Cardamom (Ellataria cardamomum)

One of the questions I get asked most frequently by people who are tasting my product for the first time is why cardamom?

Anybody who has made an Indian curry from scratch will have used cardamom and will attest to it lifting their spirits as soon as they begin to dry fry it to release its pungency.

I know on the days I blend my Naturespharm Green Tea, that I look forward to the aroma of the cardamom and hibiscus the most.

While there is also a beautiful aroma from the powedered lemon that goes into our tea, the other two just have something a bit more special and if I were forced to pick between the cardamom and hibiscus, the cardamom would come out on top every time.

While cardamom grows in most tropical climates, its origins are in the evergreen forests of India. It is not surprising then that the use of cardamom as a medical herb started through its use in traditional  Ayurvedic medicine.

Western herbal medicine followed in time and is now used regularly for the treatment of digestive  problems including heartburn, something that regular black tea drinkers complain of regularly as well as help with intestinal spasms.

I’m a huge believer in empowering patients to take control of their health back rather than handing it over to somebody and even something as simple as popping some cardamom pods into boiled water to have as a tea can have a  positive effect on your health.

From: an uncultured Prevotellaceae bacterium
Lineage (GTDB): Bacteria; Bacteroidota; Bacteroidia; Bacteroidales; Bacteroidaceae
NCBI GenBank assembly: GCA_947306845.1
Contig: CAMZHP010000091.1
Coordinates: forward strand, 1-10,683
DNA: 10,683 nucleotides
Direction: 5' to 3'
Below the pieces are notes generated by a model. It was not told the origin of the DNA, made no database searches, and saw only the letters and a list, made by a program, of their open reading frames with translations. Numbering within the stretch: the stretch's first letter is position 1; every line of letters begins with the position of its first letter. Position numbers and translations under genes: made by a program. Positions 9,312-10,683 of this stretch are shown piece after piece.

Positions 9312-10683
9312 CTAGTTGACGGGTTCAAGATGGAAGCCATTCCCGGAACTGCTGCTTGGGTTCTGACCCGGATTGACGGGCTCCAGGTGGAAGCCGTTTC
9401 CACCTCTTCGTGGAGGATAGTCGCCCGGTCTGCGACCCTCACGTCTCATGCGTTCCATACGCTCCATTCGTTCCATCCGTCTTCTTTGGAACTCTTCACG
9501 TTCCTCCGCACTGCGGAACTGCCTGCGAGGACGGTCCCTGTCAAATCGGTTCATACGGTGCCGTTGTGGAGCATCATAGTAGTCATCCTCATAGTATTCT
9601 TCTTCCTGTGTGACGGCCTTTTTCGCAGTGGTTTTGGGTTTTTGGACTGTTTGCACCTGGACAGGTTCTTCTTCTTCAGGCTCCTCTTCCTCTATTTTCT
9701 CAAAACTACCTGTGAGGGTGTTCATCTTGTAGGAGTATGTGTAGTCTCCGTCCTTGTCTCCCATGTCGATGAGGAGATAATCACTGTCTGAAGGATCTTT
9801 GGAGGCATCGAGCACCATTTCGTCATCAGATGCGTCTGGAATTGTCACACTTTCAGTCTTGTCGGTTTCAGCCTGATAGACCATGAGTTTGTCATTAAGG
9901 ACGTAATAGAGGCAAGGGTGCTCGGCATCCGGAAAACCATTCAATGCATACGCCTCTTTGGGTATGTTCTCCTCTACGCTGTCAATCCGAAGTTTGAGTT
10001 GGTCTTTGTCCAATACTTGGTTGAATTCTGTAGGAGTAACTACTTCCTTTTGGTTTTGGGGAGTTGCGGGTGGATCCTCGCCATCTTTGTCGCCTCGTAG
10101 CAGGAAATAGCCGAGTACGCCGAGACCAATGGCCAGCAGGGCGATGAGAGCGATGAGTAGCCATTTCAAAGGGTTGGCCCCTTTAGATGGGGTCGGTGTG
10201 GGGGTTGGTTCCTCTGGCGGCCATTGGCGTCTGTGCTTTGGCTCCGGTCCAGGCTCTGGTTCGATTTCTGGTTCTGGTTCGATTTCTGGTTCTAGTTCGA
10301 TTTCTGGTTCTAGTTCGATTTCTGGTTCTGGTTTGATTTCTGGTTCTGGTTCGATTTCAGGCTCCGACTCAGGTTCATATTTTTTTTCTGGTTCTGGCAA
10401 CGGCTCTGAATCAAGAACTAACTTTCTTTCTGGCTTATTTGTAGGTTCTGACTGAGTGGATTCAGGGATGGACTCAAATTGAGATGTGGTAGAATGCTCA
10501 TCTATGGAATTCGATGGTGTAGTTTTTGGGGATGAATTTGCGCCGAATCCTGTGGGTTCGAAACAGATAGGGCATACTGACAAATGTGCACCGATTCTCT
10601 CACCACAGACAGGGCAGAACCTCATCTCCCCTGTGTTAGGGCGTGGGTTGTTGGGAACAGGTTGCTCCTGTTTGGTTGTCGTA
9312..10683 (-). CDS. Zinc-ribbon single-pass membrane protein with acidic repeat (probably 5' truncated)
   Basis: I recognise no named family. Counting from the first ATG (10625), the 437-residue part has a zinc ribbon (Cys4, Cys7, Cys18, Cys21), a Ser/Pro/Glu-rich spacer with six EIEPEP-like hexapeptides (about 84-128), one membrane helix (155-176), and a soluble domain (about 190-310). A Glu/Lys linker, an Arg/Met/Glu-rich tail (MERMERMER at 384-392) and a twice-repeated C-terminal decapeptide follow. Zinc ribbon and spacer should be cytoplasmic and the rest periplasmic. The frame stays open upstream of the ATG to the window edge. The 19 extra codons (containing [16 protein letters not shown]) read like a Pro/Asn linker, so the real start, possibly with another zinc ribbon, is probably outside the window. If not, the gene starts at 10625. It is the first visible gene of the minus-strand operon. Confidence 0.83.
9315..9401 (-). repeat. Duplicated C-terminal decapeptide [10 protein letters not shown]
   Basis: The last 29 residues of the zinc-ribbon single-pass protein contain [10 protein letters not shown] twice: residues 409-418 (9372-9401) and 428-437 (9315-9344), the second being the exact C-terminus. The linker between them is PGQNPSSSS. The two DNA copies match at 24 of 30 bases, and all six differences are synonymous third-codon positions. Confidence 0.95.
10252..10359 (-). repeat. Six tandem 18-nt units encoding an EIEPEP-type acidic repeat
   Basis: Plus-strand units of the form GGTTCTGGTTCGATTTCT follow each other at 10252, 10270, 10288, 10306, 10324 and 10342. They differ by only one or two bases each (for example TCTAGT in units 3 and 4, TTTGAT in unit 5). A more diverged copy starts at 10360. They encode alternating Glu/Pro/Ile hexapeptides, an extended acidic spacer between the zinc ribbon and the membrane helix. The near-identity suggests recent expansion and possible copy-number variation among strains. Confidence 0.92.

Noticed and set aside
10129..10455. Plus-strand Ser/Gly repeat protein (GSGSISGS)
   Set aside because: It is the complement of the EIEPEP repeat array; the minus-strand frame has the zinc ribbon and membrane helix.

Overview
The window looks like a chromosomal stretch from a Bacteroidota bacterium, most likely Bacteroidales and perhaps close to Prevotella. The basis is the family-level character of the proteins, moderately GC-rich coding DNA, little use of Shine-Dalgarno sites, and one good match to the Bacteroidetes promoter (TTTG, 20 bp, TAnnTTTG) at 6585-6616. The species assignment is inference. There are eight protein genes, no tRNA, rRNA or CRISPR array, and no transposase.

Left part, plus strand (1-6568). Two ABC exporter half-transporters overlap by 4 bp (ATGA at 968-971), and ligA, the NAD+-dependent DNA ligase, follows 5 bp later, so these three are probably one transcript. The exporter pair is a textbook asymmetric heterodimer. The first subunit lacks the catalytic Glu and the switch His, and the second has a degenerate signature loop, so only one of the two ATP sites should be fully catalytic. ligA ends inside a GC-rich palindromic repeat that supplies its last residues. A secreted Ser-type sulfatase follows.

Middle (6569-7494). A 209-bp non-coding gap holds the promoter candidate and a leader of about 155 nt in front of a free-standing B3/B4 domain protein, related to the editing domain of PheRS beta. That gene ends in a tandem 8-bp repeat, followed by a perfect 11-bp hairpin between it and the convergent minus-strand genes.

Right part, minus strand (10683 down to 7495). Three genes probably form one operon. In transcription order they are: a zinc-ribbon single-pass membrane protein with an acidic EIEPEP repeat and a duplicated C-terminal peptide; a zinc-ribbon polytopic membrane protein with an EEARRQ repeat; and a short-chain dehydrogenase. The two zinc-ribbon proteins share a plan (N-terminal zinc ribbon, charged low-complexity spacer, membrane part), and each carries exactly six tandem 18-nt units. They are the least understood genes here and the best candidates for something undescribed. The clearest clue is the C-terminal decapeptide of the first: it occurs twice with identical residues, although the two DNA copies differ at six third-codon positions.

I’ve also used it on patients who suffer from constipation and it is truly amazing what work it can do with constipation brought about by liver and gall bladder complaints.

Its mixture of  peppery and citrus flavours has come under the spotlight more and more.

Studies are currently underway to assess how it aids the treatment of depression.

While anybody who has tried this fabulous herb in cooking will most likely love its aroma, maybe if they took a look at some of its other benefits from a herbal perspective they would be keen to try to find more ways of using it.

The great thing about cardamom is that you don’t have to use a lot of it to get desired results.

In India they chew cardamom pods  after meals or just as a natural breath freshener and it has the added advantage – due to its antiseptic and antiviral properties – of keeping any sort of oral problems in check.

Another area of research that is currently being undertaken is in cancer prevention, particularly those hormone-responding one  such as breast, ovarian, prostate and testicular cancers.

Cardamom contains IC3 (indole-3-carbinol) and DIM(diindolylmethane  and the research is trying to assert if whey they help  ward off those hormone-responding cancers or not.

Not bad for something that’s in your kitchen cupboard.